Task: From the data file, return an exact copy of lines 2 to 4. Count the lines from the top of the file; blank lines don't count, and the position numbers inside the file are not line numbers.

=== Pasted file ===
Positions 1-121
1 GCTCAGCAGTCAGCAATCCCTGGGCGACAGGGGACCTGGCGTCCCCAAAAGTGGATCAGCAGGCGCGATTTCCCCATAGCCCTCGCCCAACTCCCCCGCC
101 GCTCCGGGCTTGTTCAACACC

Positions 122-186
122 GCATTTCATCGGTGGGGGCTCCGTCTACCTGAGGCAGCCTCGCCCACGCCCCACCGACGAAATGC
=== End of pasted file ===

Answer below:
1 GCTCAGCAGTCAGCAATCCCTGGGCGACAGGGGACCTGGCGTCCCCAAAAGTGGATCAGCAGGCGCGATTTCCCCATAGCCCTCGCCCAACTCCCCCGCC
101 GCTCCGGGCTTGTTCAACACC

Positions 122-186